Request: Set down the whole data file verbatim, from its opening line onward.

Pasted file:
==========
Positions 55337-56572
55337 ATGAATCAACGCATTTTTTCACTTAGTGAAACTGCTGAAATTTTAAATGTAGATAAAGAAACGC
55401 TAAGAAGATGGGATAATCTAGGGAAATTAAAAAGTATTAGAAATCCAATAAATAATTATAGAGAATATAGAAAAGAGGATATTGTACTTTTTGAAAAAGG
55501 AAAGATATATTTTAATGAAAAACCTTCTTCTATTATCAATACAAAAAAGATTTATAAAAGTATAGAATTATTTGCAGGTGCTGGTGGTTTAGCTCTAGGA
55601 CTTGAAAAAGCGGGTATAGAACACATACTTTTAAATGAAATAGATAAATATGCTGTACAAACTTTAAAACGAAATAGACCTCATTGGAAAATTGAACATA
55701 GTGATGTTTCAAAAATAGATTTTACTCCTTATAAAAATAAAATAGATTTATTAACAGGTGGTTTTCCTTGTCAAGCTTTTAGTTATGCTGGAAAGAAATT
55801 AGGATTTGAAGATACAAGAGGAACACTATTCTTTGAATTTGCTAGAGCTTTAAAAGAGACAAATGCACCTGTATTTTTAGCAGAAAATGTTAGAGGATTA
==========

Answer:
Positions 55337-56572
55337 ATGAATCAACGCATTTTTTCACTTAGTGAAACTGCTGAAATTTTAAATGTAGATAAAGAAACGC
55401 TAAGAAGATGGGATAATCTAGGGAAATTAAAAAGTATTAGAAATCCAATAAATAATTATAGAGAATATAGAAAAGAGGATATTGTACTTTTTGAAAAAGG
55501 AAAGATATATTTTAATGAAAAACCTTCTTCTATTATCAATACAAAAAAGATTTATAAAAGTATAGAATTATTTGCAGGTGCTGGTGGTTTAGCTCTAGGA
55601 CTTGAAAAAGCGGGTATAGAACACATACTTTTAAATGAAATAGATAAATATGCTGTACAAACTTTAAAACGAAATAGACCTCATTGGAAAATTGAACATA
55701 GTGATGTTTCAAAAATAGATTTTACTCCTTATAAAAATAAAATAGATTTATTAACAGGTGGTTTTCCTTGTCAAGCTTTTAGTTATGCTGGAAAGAAATT
55801 AGGATTTGAAGATACAAGAGGAACACTATTCTTTGAATTTGCTAGAGCTTTAAAAGAGACAAATGCACCTGTATTTTTAGCAGAAAATGTTAGAGGATTA